“In the event of a decompression, an oxygen mask will automatically appear in front of you. To start the flow of oxygen, pull the mask towards you. Place it firmly over your nose and mouth, secure the elastic band behind your head, and breathe normally. Although the bag does not inflate, oxygen is flowing to the mask. If you are travelling with a child or someone who requires assistance, secure your mask on first, and then assist the other person. Keep your mask on until a uniformed crew member advises you to remove it.”
If you’ve ever flown, you are undoubtedly acquainted with the aforementioned script. I’ve lost count at how many times I’ve heard a flight attendant make this announcement. Generally, when the flight attendant recites these words, I ignore them. However, yesterday when the Delta flight attendant made the announcement something about the delivery of the message caught my attention unlike any previous time.
SECURE YOUR MASK FIRST
The phrase “secure your mask on first, and then assist the other person” has been applied to countless life lessons. When life provides a challenge it is not unusual for those providing counsel to recommend that we take care of ourselves before attempting to care for others. In short, put our own life mask on before giving thought to assisting another has become a common behavioral directive.
Specifically, we are warned against giving the mask to children or adults who require assistance because of the unlikelihood that they would be able to assist us. This is not a rule of selfishness or self-preservation this is a rule of altruism, a call to be concerned first and foremost about the collective good.
The expression is a proclamation that the fate of those younger and weaker rests on the shoulders of the strongest and healthiest. In the unlikely event of a plane crash, the flight attendant’s direction for the strongest and healthiest to breathe oxygen first could make the difference between everyone succumbing to or conquering a tragedy.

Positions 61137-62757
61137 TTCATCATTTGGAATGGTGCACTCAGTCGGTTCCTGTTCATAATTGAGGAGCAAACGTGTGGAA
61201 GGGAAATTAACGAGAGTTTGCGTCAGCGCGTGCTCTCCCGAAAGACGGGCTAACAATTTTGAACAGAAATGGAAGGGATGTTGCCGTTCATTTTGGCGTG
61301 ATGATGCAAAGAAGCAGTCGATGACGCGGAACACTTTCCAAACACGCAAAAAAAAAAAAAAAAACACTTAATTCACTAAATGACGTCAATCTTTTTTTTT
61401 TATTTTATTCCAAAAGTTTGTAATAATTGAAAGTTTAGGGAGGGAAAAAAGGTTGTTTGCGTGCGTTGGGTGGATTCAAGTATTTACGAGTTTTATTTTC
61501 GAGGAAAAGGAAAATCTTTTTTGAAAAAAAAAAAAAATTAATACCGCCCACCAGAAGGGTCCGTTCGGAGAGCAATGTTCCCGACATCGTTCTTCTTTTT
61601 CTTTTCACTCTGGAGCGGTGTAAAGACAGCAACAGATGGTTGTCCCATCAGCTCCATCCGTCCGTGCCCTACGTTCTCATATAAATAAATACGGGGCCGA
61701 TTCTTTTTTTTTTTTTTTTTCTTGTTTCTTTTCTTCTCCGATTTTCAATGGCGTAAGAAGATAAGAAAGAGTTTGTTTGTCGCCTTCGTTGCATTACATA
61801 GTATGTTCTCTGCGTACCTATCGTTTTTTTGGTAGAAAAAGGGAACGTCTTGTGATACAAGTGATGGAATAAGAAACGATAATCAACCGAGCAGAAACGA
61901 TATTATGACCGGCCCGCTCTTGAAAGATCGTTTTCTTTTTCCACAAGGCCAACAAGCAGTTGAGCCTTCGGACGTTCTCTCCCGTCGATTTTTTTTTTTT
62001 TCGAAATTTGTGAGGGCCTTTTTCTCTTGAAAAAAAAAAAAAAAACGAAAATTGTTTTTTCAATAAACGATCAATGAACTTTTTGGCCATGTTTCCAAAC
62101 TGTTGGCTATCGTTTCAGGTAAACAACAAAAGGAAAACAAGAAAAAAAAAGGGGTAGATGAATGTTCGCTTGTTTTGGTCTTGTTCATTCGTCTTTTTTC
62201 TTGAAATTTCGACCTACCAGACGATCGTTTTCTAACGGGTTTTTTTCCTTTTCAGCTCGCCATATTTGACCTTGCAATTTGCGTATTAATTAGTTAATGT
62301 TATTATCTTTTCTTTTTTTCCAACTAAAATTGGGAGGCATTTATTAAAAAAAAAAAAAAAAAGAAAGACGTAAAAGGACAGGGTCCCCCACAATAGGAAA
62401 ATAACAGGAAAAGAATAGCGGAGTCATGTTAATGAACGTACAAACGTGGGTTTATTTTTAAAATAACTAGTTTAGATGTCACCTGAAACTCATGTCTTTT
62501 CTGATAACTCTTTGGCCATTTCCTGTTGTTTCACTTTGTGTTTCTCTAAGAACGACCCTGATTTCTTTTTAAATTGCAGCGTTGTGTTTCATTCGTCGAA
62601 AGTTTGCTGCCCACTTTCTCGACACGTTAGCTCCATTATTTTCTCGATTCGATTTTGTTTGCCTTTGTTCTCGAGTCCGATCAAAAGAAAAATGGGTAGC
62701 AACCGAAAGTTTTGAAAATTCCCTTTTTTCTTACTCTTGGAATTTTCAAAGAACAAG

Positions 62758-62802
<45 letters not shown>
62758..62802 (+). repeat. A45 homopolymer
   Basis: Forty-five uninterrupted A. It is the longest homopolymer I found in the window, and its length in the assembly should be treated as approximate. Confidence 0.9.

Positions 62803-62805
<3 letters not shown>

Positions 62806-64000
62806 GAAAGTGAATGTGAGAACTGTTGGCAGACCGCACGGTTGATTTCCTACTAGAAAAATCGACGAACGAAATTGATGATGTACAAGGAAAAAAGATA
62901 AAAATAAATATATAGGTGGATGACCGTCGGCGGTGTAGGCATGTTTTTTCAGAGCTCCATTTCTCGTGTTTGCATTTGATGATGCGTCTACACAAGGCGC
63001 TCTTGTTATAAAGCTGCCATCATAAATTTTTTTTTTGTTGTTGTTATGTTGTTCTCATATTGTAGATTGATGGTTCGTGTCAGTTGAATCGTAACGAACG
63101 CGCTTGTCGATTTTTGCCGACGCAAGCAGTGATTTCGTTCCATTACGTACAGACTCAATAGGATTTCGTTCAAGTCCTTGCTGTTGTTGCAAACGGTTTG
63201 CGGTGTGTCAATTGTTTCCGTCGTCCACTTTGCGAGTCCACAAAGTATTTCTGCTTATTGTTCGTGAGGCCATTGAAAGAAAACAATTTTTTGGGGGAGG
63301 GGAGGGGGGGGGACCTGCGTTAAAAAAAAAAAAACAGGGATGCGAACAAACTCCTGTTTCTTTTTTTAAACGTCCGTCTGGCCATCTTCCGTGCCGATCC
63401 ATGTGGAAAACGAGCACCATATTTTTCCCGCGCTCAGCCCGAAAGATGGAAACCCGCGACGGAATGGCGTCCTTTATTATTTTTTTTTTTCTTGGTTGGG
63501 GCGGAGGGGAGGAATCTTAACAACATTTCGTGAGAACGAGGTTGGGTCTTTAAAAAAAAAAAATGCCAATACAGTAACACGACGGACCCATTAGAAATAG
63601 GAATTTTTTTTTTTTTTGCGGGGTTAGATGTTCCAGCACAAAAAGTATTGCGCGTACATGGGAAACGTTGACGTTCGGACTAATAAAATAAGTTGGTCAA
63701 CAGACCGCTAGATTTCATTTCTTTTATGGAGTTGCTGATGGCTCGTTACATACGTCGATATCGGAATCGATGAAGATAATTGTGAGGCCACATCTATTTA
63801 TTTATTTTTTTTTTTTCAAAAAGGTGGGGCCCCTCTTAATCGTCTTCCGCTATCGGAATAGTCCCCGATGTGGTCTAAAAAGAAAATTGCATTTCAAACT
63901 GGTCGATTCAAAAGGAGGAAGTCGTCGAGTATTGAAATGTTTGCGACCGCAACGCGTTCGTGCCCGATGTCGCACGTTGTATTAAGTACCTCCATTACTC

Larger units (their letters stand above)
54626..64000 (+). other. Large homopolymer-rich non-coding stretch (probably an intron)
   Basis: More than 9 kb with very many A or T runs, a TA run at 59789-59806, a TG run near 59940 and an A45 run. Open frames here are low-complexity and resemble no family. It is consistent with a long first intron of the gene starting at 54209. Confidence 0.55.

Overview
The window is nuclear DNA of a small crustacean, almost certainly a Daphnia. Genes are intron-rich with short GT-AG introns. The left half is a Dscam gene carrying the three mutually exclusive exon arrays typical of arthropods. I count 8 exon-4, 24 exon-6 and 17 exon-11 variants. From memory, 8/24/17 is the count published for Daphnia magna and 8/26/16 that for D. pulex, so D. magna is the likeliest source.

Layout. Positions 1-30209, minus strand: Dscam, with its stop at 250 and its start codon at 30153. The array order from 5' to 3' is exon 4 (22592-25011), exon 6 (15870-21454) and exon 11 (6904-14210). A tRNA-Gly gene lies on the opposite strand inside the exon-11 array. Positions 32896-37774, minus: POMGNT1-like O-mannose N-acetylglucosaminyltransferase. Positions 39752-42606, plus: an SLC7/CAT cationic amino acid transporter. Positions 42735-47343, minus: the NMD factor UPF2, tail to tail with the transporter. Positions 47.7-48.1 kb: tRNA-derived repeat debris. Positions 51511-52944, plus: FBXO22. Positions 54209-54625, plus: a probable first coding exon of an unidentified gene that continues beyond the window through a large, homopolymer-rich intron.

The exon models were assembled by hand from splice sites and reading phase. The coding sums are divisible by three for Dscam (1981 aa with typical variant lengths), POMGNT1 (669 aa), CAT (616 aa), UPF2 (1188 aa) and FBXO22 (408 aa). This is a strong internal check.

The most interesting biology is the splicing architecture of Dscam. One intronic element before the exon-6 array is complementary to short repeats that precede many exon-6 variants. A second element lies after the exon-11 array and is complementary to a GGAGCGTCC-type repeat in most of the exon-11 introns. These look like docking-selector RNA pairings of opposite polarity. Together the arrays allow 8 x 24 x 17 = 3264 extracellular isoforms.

OXYGEN MASK DEMONSTRATION
In a symbolic way, parenting has the same mandate as flying and the accompanying requirement to be prepared for decompression. We always expect a smooth flight but we must also prepare for the unexpected.
In regards to oxygen, parents not only give life to children but parents literally breathe life into children. Our words and actions are the oxygen that make it possible for our children to breathe. Thus, parents should secure their mask on first. Symbolically, this means making sure that our own words and thoughts are breathing oxygen into our own lives before we attempt to assist our children.
Yet too often parents do the exact opposite. Many parents are knowingly dying inside, attempting to breathe through an improperly secured life mask. An improperly secured life mask that fills our lungs and brains with words like fear, inadequacy, apathy, ordinary, dissatisfaction, doubt, lethargy, postponement and insecurity. The result is that words and the accompanying actions associated with an improperly secured life mask robs parents of our very life.
Sadly, without taking a second to assess our own life, many parents put the life mask on our children the same improperly secured way. Because our own brains are already oxygen deprived, we are unaware that we are making our children breathe words and actions that will soon deprive them of life – the exact way we have deprived ourselves of life.